We compared the clinical and radiographic outcomes of corrective surgery in patients with poliomyelitis-related spinal deformity (PSD) using 3 types of pelvic fixation and investigated the incidence and risk factors for complications.

Methods
We reviewed the data from 42 patients with PSD who had undergone spinopelvic reconstruction at a single institution from 2000 to 2016. Of the 42 patients, 15 had been treated with the Galveston technique, 13 with iliac screw fixation, and 14 with S2-alar-iliac (S2AI) screw fixation. Demographic data, radiographic parameters, and complications were analyzed. Health-related quality of life was determined using Scoliosis Research Society (SRS) 22-item questionnaires and the Oswestry Disability Index scores.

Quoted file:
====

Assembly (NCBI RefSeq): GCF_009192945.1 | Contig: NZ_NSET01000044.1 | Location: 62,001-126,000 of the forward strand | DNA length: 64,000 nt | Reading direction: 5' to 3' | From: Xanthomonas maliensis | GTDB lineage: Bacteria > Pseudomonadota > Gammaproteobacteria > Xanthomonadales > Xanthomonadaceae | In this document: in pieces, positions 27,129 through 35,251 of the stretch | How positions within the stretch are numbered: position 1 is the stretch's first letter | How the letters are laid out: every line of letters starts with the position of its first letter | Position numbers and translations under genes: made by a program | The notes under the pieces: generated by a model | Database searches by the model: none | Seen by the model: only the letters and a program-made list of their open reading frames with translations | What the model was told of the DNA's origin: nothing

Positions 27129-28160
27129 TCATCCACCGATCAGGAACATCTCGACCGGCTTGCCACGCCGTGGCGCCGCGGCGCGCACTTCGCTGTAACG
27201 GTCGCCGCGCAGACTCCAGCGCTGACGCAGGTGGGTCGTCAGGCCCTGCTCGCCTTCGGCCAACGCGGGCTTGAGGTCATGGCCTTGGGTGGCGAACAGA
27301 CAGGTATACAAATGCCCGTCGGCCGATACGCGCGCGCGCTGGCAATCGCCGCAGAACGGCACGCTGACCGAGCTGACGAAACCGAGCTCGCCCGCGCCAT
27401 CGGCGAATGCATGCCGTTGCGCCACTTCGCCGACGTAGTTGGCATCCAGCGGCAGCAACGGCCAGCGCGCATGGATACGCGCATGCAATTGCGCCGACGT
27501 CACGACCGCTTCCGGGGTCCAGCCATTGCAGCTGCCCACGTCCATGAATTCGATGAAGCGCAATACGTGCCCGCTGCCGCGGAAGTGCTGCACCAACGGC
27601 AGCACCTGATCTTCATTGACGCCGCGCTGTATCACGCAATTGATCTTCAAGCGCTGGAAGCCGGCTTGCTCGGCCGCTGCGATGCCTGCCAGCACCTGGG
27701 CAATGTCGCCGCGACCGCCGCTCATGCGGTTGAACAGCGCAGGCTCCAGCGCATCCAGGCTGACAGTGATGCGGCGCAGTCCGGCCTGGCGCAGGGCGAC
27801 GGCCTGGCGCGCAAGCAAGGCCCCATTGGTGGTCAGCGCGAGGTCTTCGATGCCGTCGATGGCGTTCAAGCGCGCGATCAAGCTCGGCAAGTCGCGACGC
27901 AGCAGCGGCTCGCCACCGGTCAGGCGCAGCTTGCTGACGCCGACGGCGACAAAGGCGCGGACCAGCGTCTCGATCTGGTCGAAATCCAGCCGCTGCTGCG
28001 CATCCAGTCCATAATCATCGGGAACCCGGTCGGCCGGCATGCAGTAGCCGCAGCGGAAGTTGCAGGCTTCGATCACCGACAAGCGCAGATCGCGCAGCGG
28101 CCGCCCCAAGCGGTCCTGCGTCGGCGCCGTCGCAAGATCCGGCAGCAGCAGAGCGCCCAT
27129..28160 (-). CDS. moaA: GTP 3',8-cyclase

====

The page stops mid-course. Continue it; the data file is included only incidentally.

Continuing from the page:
Results
After surgery, the correction rate of the main curve was 51.7%, 57.8%, and 52.1% in the 3 groups, with significant improvement in regional kyphosis, coronal balance, and pelvic obliquity (PO) (P < 0.05). The correction of PO was similar among the 3 types of pelvic fixation; however, the patients treated with S2AI fixation required significantly less operative time (P < 0.05) and blood loss (P < 0.006). The overall complication rate was 40.5%, with a major complication rate of 23.8%. Age at surgery (P = 0.006) and grade >2 SRS-Schwab osteotomy (P = 0.036) were significant risk factors for complications. Significant improvement was found in the SRS-22 and Oswestry Disability Index scores at the final follow-up examination in the 3 groups.

Conclusions: Conclusions